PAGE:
Expanding Community Jenny Yang

Kosovo Youth Atlantic Treaty Association’s 2015 Conference

On Defence Diplomacy, Kosovar Identity, and NATO’s Southern Flank:
Reporting on the Kosovo Youth Atlantic Treaty Association’s 2015 Conference

Special thanks to sponsors Kolegji Universum and the Friedrich Ebert Stiftung organization for making this conference possible.

On November 28, 2015, the Kosovo Youth Atlantic Treaty Association (KYATA) launched a 3-day conference covering the evolution of NATO in the 21st century, the Syrian crisis and NATO’s southern flank. Gathering in the architecturally stunning National Library of Kosova, Mr. Besim Salihu, the President of KYATA, welcomed the participants and started off the conference with an opening speech.

Following this, Mrs. Mevlyde Hyseni from the Friedrich Ebert Stiftung organization spoke about NATO’s open door policy and the role of Kosovo Force (KFOR) in Kosovo. Dan Qarkaj then shared the news that the three best participants in the conference would be awarded scholarships to study at the Kolegji Universum in Prishtina, Kosovo.

Given the political situation in that country, the itinerary had to be adjusted. Coinciding with the first day of the conference as well as National Flag Day, around 35,000 citizens participated in a demonstration. The protesters were expressing dissatisfaction relating to a deal that was made with Serbia, which would have given more autonomy to the Kosovar Serbian minority. Compounding the complexity of the situation, the leader of the main opposition party, Mr. Albin Kurti, had earlier been arrested for releasing tear gas in Parliament. The conference organizers and the local cadets explained the nuances of the political situation to the international delegates.

On Day 2 of the conference, Skender Boshtrakaj, director of the Kosova National History Museum, gave a workshop on diplomatic negotiations. Mr. Boshtrakaj outlined the Edward de Bono model, which stresses six different modes of thinking. He stressed the importance of remaining objective regarding media reports on the Paris attacks and how to identify truths and half-truths. Moreover, when on uneven bargaining ground, it is useful to keep the other party’s interests in mind.

In the afternoon, Dr. Clirim Toci, defence expert, former NATO commander, and Colonel, led a workshop on consensus building and decision-making. Dr. Toci also evaluated the generational gap and the growing acceptance of gender equality in Albania. He also touched on the importance of defence diplomacy, stressing that representatives from the military do their fair share of diplomatic maneuvering. Dr. Toci quoted Sun Tzu, noting that the supreme art of war is to subdue the enemy without fighting. He also touched on emerging security threats such as cyberattacks and hybrid warfare. He noted that with respect to Russia’s revanchist foreign policy, Georgia was the aperitif, Ukraine was the starter, and the Baltics were the main course.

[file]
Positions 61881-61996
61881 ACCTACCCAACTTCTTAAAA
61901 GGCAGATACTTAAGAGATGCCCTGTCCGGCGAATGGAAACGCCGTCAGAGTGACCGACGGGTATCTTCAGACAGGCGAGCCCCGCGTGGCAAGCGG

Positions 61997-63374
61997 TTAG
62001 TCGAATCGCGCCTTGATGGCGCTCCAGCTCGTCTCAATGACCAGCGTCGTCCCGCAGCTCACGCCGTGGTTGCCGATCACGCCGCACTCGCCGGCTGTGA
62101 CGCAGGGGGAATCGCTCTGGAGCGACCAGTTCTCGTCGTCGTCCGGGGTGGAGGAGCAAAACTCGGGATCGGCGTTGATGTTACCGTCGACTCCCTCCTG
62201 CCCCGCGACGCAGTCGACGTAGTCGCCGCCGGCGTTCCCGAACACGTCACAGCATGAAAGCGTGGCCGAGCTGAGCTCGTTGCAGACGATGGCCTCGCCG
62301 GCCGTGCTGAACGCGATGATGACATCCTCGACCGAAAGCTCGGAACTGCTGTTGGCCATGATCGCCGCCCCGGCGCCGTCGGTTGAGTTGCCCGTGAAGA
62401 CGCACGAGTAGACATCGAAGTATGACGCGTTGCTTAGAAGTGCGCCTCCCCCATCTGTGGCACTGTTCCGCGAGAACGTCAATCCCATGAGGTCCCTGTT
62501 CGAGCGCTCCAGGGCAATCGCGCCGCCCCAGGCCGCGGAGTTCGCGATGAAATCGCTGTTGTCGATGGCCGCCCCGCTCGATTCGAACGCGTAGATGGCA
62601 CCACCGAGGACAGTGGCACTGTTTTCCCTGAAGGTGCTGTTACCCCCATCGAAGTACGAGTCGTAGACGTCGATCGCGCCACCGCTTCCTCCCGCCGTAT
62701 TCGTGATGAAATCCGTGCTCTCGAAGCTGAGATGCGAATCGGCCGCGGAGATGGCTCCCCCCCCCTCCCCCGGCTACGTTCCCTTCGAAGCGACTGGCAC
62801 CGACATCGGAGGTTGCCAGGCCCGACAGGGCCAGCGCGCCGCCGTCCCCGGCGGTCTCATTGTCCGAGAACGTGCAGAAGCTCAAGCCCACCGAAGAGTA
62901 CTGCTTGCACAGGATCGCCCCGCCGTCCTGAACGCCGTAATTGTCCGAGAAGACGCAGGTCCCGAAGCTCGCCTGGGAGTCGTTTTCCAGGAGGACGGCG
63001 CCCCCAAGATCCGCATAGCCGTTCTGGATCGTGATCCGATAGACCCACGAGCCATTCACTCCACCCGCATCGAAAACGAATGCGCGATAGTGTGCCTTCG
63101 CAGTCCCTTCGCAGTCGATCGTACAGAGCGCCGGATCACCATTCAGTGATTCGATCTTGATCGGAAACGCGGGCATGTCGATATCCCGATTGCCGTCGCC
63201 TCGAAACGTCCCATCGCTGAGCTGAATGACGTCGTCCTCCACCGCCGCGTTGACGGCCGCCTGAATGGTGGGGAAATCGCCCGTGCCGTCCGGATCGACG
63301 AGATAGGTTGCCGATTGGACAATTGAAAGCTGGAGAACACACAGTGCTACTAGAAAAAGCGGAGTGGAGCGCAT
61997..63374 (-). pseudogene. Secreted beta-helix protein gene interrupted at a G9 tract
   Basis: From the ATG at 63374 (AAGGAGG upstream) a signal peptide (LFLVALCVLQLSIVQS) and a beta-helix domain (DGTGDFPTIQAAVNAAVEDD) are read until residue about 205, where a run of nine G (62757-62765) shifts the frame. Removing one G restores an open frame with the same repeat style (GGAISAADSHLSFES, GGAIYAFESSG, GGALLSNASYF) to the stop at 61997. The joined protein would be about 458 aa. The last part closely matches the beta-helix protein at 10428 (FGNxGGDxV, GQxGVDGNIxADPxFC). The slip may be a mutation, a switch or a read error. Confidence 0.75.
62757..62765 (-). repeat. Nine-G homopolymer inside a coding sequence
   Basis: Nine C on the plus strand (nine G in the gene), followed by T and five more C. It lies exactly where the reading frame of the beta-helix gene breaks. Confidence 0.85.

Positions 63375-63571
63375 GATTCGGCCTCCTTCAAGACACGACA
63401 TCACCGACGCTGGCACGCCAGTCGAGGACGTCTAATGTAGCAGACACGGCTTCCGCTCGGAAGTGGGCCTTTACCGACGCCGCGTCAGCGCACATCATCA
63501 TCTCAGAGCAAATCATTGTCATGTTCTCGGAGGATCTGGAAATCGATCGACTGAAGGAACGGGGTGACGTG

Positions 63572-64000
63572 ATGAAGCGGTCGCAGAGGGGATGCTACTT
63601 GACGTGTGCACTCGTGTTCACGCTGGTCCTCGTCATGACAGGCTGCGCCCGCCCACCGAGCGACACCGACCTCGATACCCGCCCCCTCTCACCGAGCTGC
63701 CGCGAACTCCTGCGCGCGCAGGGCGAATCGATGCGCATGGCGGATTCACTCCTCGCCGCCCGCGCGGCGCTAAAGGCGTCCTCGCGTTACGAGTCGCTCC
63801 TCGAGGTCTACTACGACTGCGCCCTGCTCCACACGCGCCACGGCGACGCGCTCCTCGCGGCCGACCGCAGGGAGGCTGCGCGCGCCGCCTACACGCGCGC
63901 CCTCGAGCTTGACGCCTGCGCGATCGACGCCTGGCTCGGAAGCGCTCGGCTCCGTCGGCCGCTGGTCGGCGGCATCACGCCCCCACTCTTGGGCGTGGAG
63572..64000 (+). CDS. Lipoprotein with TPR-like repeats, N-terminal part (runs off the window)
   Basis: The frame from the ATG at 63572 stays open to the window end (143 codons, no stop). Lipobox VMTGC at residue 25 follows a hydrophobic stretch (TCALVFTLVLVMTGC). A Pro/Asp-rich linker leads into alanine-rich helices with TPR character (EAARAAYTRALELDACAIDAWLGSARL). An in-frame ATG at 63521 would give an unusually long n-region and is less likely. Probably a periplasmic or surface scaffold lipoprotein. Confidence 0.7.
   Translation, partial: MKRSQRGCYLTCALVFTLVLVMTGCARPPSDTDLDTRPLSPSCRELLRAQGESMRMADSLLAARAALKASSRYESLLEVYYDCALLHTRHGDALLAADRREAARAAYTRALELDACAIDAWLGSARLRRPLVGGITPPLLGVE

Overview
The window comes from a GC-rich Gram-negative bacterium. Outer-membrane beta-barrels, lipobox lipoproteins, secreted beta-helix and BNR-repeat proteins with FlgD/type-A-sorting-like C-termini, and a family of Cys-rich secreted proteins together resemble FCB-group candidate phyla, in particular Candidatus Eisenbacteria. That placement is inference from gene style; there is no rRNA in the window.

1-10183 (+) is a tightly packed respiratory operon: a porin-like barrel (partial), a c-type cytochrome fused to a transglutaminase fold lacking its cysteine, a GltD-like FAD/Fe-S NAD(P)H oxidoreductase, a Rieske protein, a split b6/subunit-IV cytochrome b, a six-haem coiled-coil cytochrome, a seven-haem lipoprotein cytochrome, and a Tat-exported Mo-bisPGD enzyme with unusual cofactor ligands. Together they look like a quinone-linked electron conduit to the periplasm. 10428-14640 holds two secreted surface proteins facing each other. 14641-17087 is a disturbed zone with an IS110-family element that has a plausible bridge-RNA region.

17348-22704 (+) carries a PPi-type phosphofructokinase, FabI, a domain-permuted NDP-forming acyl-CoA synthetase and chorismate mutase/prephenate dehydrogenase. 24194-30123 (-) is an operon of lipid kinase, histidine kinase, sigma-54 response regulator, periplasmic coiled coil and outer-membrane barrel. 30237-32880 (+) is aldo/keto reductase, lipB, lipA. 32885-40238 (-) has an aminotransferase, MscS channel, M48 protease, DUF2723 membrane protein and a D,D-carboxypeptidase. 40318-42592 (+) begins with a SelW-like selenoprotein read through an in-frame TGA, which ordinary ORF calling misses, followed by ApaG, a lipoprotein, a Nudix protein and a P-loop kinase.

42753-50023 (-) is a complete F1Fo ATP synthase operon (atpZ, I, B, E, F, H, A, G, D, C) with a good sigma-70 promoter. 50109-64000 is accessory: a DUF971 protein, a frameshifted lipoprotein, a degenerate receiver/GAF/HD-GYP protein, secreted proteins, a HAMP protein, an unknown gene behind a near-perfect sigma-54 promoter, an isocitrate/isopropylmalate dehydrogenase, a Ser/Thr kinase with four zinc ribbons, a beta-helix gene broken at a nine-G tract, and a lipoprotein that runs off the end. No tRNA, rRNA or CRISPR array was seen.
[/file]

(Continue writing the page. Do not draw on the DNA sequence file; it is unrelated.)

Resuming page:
On the final day of the conference, the participants convened at the headquarters of the Ministry of the Kosovo Security Forces. Mr. Dominic-Haydn Braithwaite, the director of the NATO Advisory Team in Kosovo, gave the opening speech. He outlined NATO’s role in capacity building and the importance of assisting the Kosovo Security Forces to become a civilian-controlled, democratically accountable force. Mr. Braithwaite also discussed the Paris attacks and the downing of a Russian jet by Turkey.

Next, Mr. Besim Salihu, President of KYATA, outlined the rules of the NATO Summit (NAC) simulation. The contributors participated enthusiastically and scholarships were awarded to Fatlum Demiri (representing Turkey), Qëndrim Bytyqi (representing the United Kingdom), and Rilund Idrizi (representing Denmark). Overall, the conference was a resounding success, due, in large part, to the hard work and hospitality of the Kosovo Youth Atlantic Treaty Association.

Jenny Yang
Jenny Yang graduated with an MPhil from the University of Cambridge, and a BAH in Political Studies from Queen's University. Her research interests include security tensions in the Asia-Pacific; peacekeeping and multilateralism; and the Women, Peace, and Security agenda. She currently works at Interpol's headquarters in Lyon France in the Strategic Planning Directorate. She was invited by the Atlantic Council of Bosnia and Herzegovina to attend the 2014 NATO Summer School in the Balkans and has also studied at the Ecole Normale Superieure de Lyon on the Ontario Rhone-Alpes Scholarship. She has worked as an advisor at an internship for the Embassy of Canada to the Netherlands, in which she provided support to the Canadian Permanent Representation for the Organisation for the Prohibition of Chemical Weapons (OPCW).